Geek Review: Lost In Random

Fate can be a fickle thing, one moment you are happily living your life despite the troubles, the next you are thrust into a world of chaos and randomness, hoping to save a loved one from danger. That is the premise of Lost in Random by Zoink Games, the latest of EA Originals indies that continue to impress outside of the AAA sphere.

A gothic action-adventure akin to a fairy tale come to life, all centred around the core idea of randomness and the power of the ordinary-looking dice. In a dark kingdom where your future is decided by a roll when you turn twelve, our heroine Even loses her sister, Odd, to the clutches of the powerful Queen. Sent off to the region of Sixtopia, that would have been the last time Even would see her sister.

However, fate intervenes a year later, with nightmares pushing Even to go on a journey across six distinct regions of varying visual styles, people, and of course danger.

Even is not alone on her path, and is soon joined by Dicey, a magical dice with special powers long thought to be extinct, and the unlikely pair begins to unravel the dark secrets of the kingdom of Random in a compelling examination of what it means to grow up.

The unsettling yet seemingly captivating art style for Lost in Random channels the best of Tim Burton, and the game runs with it. Combine that with the humour and more lighthearted delivery of everything else in Lost in Random, and you have yourself a delightful combination.

The writing for Lost in Random definitely stands out, twisting an otherwise common tale of good triumphing over evil into a beast of its own. The way Eisner Award-winning author Ryan North weaves a common thread through the different inhabitants in this kingdom and their perception of their place amongst randomness is quite a spectacle.

Even and Dicey are clearly the stars of the show, with her’s unrelenting spirit and the non-verbal shenanigans of the dice, every moment is brimming with personality and life.

The supporting cast is also great, particularly the evil Queen, whose cold, calculated nature makes her a force to be reckoned with. Even the random and curious folks of Random all bring a certain level of mystery and intrigue to normal conversations.

With unpredictability at the heart of it all, the narrative continues to tease and turn, providing more impetus for players to finish off Even’s exceptional journey. While it can be enjoyed by the young and old, it definitely hits home for those of us who have ever felt the stinging pain of plans going awry.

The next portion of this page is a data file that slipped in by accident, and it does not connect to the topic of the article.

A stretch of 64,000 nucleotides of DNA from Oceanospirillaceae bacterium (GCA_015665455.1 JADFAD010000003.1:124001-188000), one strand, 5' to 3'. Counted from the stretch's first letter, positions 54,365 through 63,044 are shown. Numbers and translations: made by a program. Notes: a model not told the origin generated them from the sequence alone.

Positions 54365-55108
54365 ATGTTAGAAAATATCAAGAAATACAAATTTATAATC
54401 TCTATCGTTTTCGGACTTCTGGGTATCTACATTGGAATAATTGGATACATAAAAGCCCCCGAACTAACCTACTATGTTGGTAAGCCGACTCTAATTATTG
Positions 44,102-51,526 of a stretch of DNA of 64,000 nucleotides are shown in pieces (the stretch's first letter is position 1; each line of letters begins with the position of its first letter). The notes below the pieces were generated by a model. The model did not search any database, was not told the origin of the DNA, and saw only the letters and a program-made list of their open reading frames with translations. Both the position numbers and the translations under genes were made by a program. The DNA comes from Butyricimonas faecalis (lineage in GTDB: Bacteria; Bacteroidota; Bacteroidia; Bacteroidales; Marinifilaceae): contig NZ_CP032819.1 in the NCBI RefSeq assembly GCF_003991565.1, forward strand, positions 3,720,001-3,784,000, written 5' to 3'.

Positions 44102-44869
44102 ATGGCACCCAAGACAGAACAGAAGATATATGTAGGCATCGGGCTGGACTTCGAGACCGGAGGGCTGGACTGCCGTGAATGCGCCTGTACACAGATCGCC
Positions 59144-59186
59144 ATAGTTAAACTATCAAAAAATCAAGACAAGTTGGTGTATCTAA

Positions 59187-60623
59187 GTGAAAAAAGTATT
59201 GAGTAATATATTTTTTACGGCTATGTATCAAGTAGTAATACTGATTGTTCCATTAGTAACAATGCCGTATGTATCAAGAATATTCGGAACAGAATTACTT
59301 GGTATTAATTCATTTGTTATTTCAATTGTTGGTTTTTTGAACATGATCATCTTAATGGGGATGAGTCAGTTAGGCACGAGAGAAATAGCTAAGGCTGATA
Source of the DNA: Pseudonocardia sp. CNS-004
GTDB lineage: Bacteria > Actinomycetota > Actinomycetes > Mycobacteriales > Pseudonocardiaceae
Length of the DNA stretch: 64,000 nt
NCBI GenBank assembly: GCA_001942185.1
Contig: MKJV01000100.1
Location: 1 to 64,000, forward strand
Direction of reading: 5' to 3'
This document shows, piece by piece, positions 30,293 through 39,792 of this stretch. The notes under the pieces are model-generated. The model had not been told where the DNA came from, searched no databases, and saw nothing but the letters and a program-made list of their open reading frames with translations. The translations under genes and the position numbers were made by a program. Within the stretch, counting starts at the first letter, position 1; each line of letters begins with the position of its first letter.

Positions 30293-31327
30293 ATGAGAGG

The story should be experienced by everyone, and you bet that each individual will have their own take on things, just like how it is in Random.

Thankfully, you do have control when it comes to the actual gameplay of this action adventure. Throughout the different regions, you get to explore unique towns that are full of quests, breakable pots full of coins, and secrets to find. Quests will not necessarily work the brain, as you would get used to fetching items around the towns, but at least they are relatively short and rewarding.

As you help out the residents and learn more about the world, you begin to accrue cards through conquest and purchase. These are utterly important, as Even has no means of combating the many foes that stand in her way, with dodging her only defense.

Instead, she utilises her trusty slingshot to break apart crystals on enemies and around the environment, powering up Dicey for a fateful roll. Depending on your roll, you get to play a variety of cards that can turn things in your favour.

It could be a useful sword or bow, or a timely health potion to heal up. There are also traps and hazards to keep your enemies in check, and with five main card categories – Damage, Defense, Weapon, Hazard, and Cheat – there is much strategic flexibility at your disposal.

With just 15 cards for any encounter, the way you can combine abilities and skills are quite engaging and fun to a certain extent. While there are certain instances when you are just waiting for enemies to spawn in order to get more crystals, the action is well worth the wait. However, it is inevitable for the deckbuilding aspect to be stagnant, with the combat systems not evolving to spring more surprises.

Outside of such standard combat scenarios, Lost in Random also includes another twist in the formula by introducing large-scale board games. These living, breathing battle arenas have different rules and requirements, and players are expected to adapt and change up their tactics in order to overcome the odds.

Although you will always be rolling Dicey and fighting against the Queen’s forces, the context in which you are doing so is refreshed quite frequently to keep you on your toes.

While all that paints a rosy picture for Lost in Random, it is not without some quirks. The dialogue and the delivery will not work for some, with its charm wearing thin at certain points. Movement is also kind of heavy, and takes some getting used to. The in-game map is only helpful for locating main areas, but you do not have a clear idea of where you are at any given time. These could all be certain deal-breakers if the game was any longer.

As fate would have it, Lost in Random is perfectly balanced as a shorter game, filled to the brim with creative execution and freedom that resulted in something quite unique. The card and dice-rolling system is a great way to change things up, and having Even and Dicey at the forefront of everything makes it a worthwhile adventure to experience. For something truly different and interesting, it would not hurt to roll the dice with Lost in Random.

Lost in Random is available via the PSN Store for $39.90.



An exciting story of evens and odds, Lost in Random is the kind of action-adventure that is worth experiencing no matter who you are.

  • Gameplay - 8/10
  • Story - 8.5/10
  • Presentation - 9/10
  • Value - 9/10